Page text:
Essential items for O.P. trip

Alright - this is just a thought so don't crucify me here but something that I would find VERY useful is an essential gear list for this trip. Not the tent, sleeping bag (beer) obvious type of list but more specific and essential items that this trip would require. The reason I ask this is because I have neither been to the OP (especially in November) nor have I fished extensively for steelhead. :dunno Help would be appreciated from some of you OP/Stellie veterans. Some questions off the top of my head: Essential flies, equipment (types of line, tippet, etc.). Float tube?

Thanks in advance. :thumb
-Flies made with maribou and rabbit strips are pretty effective.
-You might want to read a little Roderick Haig-Brown to get you excited.
-A sink tip is also a good idea. Maybe type 3 or 4 will be the best.
-A 7 or 8 weight usually does fine.
-You could consider bringing something to barter the fly of the day with some of these other guys. Giving flies away is pretty fun if you are catching fish on them. If you are low on the fly of the day, well man these times are tough and there is nothing you can do about it.
-Unless your floating device is good for more than one person, don't bring it. There are old growth logs floating down the Hoh right now and you don't want to get stuck in front of one. Trust me.
-Memorize Trey Combs's book "Steelhead" and Kelson's book "The Salmon Fly"
-Bring a big tarp.



Active Member
forgot one...same link.... it is at bottom of article. You can link on to pictures of flies and maps of river. I for some reason can not submit a direct link.


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Thanks for the info Troutman! That link about the Hoh is very informative.

Another question, should I bring my pontoon boat and are any others planning on bringing one? I definitely wouldn't float alone but wonder if it would be safe to do some of the rivers in the area in the 8 ft Creek Company boat. I probably wouldn't want to do more than an easy class III in it, but that might even be a stretch. I assume that with all of the rain we've been getting the potentential for log jams and other pitfalls would be high.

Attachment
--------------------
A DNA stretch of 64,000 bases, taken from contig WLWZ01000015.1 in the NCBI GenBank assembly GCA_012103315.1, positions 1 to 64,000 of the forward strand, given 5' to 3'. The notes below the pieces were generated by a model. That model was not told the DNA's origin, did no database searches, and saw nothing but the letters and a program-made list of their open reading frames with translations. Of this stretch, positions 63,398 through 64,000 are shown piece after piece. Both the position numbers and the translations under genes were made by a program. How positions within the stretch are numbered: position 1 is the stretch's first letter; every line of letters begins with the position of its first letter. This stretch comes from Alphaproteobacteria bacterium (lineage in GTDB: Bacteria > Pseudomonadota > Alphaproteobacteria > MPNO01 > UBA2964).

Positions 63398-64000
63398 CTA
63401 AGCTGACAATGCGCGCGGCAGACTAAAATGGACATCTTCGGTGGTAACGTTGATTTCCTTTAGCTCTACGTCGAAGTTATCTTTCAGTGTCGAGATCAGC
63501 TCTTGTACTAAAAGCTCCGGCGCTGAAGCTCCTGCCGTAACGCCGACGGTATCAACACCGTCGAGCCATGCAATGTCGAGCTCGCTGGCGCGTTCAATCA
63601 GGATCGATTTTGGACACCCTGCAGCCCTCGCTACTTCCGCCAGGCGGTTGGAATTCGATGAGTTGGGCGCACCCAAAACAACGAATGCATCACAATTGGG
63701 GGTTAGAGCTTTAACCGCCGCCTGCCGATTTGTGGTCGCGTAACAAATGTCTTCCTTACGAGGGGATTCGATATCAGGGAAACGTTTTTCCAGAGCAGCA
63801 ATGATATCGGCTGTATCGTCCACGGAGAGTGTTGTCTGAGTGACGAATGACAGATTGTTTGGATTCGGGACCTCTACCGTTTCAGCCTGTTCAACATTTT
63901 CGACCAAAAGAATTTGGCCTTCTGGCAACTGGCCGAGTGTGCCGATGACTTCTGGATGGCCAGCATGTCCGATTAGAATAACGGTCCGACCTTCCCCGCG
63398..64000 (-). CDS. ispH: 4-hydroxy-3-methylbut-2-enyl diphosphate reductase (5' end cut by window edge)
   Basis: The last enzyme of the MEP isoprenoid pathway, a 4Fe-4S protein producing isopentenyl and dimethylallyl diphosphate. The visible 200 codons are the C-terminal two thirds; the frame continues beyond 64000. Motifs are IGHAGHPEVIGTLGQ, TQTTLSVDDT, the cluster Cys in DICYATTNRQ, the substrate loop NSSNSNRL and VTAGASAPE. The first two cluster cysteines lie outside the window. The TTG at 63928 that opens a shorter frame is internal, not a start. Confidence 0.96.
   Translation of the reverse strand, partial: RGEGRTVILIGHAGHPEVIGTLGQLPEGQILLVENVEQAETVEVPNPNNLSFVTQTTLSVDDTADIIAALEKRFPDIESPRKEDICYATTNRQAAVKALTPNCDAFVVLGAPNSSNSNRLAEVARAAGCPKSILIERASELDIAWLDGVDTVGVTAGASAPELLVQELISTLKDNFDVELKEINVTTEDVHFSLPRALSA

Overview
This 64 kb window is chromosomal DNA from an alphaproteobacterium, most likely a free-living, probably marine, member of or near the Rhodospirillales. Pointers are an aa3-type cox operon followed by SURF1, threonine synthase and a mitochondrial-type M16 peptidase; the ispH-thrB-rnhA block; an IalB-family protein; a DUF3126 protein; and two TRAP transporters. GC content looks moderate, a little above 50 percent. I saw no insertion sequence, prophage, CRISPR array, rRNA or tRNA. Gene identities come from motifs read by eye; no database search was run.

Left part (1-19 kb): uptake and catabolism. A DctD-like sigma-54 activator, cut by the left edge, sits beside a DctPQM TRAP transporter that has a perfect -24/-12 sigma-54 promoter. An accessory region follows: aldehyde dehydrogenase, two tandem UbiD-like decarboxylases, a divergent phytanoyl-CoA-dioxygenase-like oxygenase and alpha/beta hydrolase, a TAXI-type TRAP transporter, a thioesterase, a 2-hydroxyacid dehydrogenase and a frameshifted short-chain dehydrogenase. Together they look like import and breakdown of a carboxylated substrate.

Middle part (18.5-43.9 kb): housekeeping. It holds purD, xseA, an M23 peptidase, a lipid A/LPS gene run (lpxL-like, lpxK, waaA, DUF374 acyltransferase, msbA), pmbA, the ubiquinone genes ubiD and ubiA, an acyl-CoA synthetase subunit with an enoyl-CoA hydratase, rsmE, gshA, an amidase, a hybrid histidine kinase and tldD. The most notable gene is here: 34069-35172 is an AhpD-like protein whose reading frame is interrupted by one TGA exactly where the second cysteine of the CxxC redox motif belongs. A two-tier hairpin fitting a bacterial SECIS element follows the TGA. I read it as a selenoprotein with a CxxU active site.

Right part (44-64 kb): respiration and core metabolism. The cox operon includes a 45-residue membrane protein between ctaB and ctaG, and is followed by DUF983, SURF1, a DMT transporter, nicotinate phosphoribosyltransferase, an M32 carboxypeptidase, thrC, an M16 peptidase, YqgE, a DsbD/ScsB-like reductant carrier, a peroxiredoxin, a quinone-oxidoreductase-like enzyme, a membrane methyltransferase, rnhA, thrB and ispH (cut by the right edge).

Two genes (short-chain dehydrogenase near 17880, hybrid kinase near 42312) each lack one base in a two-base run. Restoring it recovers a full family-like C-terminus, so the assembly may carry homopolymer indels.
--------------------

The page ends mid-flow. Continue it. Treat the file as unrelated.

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I'm bringing mine (8' Outcast). World has promised that the rain will stop in time for the rivers to be in shape, clear of debris and full of willing fish.

The worst thing that could happen is it stays tied to the top of the 4-Runner. I'm not about to bite off to much River.

I'll be bringing my pac 800, so a mini-flotilla might be in order. I have never fished this river, so would love a few people to float with. Is anyone bringing driftboats or rafts over?

Unless you folks know what you are doing and are skilled on the sticks, make sure you take out ABOVE the canyon (Oxbow is at the bottom of the canyon).

It is not a difficult piece of water to row but the entrance to the canyon and the stretch of water above the takeout (reffered to as the 'Oxbow') can be very difficult in certain water conditions or if you are clueless on the oars.

Many boats have been lost there. Consider yourselves warned! :professor

Thanks for the warning. Right after I posted, the thought that we should ask for advice from those that know the rivers there came. The idea of a flotilla sounds great, but we would appreciate yours or anyone's thoughts about a safe,fun and productive run.

>The idea of a flotilla
>sounds great, but we would appreciate yours or anyone's
>thoughts about a safe,fun and productive run.

The Hoh changes after every high water and with major high waters the entire river will change course and thus your first time down the river after each high water may lend something new.

A float that may have been a piece of cake just a few days prior may now be impassable because of a downed tree, sweeper, change of course etc. etc. etc.
I'll be bringing my new Water Master out there to get a few practice runs in before the expedition, so I'll likely join the flotilla. One of the members of the expedition, just back from Alaska, will be joining the party and he knows the Hoh very well, although he hasn't floated it this year. After 26,000 cfs of water going through it, it is going to be a lot different... Considering the rain stops, we should have the first runs of winter steelhead moving into the rivers, and that means some HUGE bucks (read twenty pounders) will be around in small numbers, plus the first runs on the other rivers. If you have a boat and you feel comfortable with it, bring it, the worst that can happen is you don't use it! Don't worry if you don't have a boat, however, the OP has plenty of wading access, especially the Hoh.


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